Whether it’s for a quiet interlude, a family gathering spot or a rental property, a vacation home offers a chance to create something daringly different from our primary residence.
“The house spoke to me in so many ways. It just seemed like serendipity.”
That’s Diana Saklad, talking about the vacation home she and her husband, Dan, own on Bald Head Island. Longtime visitors to the island, the Saklads found the perfect spot to make their own last spring and have since visited at least once a month, despite their packed schedules as owners of Whisk, Cary’s kitchen retailer.
The Saklads describe wooden shiplap paneling, exposed ceiling beams, a spiral staircase and a kitchen that really drew them in.
“It literally feels like the cabin of a ship,” Diana said, and a sharp departure from their all-brick traditional suburban home in Cary.
“I did not want a house that had the same feel and character as our Cary house,” she said. “This one is very different. It very much has a beachy … kind of feel.”
Designer Eddie Rider echoes the Saklads’ desire for something distinctive in a secondary home. Based in Raleigh, he specializes in turnkey design from conception through materials selection and furnishing, and has completed many coastal residences up and down the East Coast.
“I try to push people to do something a little bit differently on a vacation home than they would have on a primary residence,” Rider said. “It might be a different visual look or a powerful color palette, since you aren’t going to see that space all the time.”
Be bold with color
“People are apt to be more bold with color (at vacation homes),” said Cary-based designer Paige Dick. “When most people think of a beach house they think bright, happy colors, but they might be afraid to do that in their own home.”
Dick recently collaborated with Cary resident Kim Hall on a vacation property in the Florida Keys. The home, co-owned by Hall’s extended family, is a rental property and also serves as a gathering spot for vacations together.
Dick helped Hall settle on a feel that was “coastal, but not overwhelming. We wanted it to feel beachy without being overdone,” she said.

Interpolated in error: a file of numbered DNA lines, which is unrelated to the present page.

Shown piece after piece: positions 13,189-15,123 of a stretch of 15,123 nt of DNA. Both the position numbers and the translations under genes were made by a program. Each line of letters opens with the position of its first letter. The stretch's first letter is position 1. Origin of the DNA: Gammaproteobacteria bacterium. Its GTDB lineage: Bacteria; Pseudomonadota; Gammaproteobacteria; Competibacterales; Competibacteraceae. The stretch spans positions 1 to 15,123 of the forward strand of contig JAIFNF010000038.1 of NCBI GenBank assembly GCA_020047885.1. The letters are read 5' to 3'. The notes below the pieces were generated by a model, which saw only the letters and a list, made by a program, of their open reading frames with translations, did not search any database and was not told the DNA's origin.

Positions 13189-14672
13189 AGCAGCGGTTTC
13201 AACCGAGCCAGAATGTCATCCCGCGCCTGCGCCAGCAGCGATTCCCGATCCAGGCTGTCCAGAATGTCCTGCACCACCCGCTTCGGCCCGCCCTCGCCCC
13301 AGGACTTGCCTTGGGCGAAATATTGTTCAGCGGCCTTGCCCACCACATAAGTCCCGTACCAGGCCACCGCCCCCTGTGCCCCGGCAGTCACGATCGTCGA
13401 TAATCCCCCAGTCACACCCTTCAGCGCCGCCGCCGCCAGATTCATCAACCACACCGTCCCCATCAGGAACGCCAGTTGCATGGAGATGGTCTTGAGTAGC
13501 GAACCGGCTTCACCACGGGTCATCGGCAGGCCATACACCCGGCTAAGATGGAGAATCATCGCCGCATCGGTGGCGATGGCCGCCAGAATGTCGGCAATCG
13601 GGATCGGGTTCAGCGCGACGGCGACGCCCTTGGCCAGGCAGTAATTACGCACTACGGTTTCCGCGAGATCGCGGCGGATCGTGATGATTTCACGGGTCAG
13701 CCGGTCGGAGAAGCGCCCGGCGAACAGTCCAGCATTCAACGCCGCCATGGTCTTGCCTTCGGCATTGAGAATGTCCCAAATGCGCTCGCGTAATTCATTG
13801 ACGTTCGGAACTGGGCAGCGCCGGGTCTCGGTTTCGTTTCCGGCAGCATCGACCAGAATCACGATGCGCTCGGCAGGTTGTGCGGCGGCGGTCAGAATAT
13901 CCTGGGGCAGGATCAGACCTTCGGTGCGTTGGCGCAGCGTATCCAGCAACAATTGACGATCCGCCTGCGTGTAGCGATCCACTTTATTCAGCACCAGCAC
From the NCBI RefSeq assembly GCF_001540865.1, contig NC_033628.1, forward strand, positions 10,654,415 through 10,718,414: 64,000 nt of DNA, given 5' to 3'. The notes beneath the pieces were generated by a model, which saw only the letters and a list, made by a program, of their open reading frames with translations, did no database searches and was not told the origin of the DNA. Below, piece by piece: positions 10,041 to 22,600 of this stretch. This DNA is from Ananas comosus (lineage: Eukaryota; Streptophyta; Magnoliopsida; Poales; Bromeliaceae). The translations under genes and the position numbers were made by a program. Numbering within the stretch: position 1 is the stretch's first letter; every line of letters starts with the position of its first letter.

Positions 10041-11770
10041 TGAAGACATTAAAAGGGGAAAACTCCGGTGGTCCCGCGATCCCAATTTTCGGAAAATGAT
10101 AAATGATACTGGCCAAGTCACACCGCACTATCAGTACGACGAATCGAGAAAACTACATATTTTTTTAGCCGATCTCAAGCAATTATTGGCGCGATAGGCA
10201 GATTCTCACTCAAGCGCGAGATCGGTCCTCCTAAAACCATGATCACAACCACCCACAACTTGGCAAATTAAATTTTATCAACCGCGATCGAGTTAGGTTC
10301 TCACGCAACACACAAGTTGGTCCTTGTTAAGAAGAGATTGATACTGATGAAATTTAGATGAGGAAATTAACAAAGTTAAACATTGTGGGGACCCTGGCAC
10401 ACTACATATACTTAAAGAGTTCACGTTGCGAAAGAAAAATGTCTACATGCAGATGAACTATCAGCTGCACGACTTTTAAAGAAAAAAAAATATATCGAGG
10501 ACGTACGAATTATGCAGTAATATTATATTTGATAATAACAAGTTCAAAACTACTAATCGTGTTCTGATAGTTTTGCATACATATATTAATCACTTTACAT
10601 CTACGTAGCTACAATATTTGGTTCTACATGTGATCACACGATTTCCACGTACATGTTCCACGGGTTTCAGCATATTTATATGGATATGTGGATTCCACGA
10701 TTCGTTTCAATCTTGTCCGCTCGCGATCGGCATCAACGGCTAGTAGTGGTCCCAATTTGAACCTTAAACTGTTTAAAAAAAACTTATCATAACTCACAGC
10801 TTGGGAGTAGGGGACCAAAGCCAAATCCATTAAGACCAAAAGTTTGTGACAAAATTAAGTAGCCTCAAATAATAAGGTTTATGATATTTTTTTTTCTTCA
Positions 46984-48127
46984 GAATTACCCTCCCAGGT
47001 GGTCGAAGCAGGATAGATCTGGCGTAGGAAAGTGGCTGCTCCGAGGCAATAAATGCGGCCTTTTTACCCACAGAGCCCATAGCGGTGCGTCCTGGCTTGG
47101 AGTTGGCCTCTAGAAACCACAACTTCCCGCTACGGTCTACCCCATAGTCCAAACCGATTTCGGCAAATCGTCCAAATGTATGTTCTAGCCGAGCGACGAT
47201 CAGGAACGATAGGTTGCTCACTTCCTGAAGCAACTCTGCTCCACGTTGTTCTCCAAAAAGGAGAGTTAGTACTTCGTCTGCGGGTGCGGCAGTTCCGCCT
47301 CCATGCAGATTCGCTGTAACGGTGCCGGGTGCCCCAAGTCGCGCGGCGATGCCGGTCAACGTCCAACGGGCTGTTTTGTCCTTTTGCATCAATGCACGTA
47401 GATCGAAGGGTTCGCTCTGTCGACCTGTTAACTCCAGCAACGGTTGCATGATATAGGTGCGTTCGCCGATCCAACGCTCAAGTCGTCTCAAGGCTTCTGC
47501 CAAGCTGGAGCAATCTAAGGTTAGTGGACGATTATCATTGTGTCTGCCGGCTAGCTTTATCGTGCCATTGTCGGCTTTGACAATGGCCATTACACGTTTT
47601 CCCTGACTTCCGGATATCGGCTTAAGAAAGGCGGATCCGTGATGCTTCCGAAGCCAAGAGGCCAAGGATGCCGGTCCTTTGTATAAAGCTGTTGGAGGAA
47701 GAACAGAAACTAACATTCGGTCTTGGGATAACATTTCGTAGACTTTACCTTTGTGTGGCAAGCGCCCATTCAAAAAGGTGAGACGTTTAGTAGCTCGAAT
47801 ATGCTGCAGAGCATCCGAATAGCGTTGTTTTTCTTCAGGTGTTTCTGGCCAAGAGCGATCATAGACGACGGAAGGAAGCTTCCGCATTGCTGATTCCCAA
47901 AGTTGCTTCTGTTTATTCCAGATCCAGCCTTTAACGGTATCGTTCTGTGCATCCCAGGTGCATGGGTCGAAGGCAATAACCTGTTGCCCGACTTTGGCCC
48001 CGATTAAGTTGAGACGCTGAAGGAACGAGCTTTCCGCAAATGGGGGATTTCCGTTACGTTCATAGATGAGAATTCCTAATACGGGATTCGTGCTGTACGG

“We wanted it to have a cooler vibe and a more laid-back atmosphere,” Hall said, admitting that much of the vacation home’s decor wouldn’t fit in her Cary home — such as the octopus shower curtain.
“And we wanted to equip it really well,” she said, citing a fully-functional kitchen, cozy linens, and paddleboards and kayaks available for renters’ use. “We wanted a place that people want to come to and want to come back to.”
Choose durable materials
Whether working on a private residence or a rental property, both designers emphasize the importance of careful material selections in a vacation home.
Vacation properties “are a little more casual and more rugged. They can take abuse,” said Rider. “When (the owners are) in their vacation home they want to relax or entertain; they don’t want to spend their time cleaning. And you want people to feel comfortable, so you want materials you can put your feet up on or can spill something on.”
Situated in a fishing community, Hall’s Florida home required special attention to factor in sun exposure, fishing gear and the wear and tear of renters. “We wanted (furnishings) and fabrics that would be very durable,” Dick explained. “It was worth putting a little more money into the furniture to make sure it would last.”
Vacation homes can be a fun chance to play with a theme, Dick says, like the Saklads’ nautical cabin or a woodsy mountain lodge.
“It creates conversation,” she said, “and makes guests experience a different feeling than they normally have at home.”
To craft your ideal vacation home, Dan Saklad notes that it’s important to define your goals.
“Do you want to rent it out, or do you want a complete sanctuary for family and friends? Those are two very different approaches,” he said.
“Our house is built around activity,” Dan said. “We wanted places for paddleboards and bikes, for the Kamado grill and hammocks, because it’s a place that people can come, hang out and just go have fun.”
“Another feature that really drew us was the marsh view. The view at any time of day is gorgeous. But we are walking distance to the harbor and all that has to offer,” added Diana.
Also consider where you are building, Rider said.
“In the mountains you’ll need storage for skis … and a drop station for jackets, snowsuits and dirty boots. At the beach, are you going to be washing 10 towels a day? You may want bigger appliances or even a pair.
“I always encourage clients who are building outside of the primary area they live in to talk to a couple of local contractors,” Rider advised. “(Contractors) live there and they understand the lifestyle. Making changes after construction has begun is difficult and expensive. Contractors know what has worked for them in the past.”
If your property is geared for family vacations, involve everyone in the design process, Dick suggests.
“Find something fun and create a ‘wow’ factor. Make every room unique — this is your opportunity to be bold and mix color and pattern,” she said.
“With design, you can create a style of home that gives you a certain flavor,” Rider said. “As soon as you pull up you want to feel something. You want to be excited and carry that feel throughout the home.”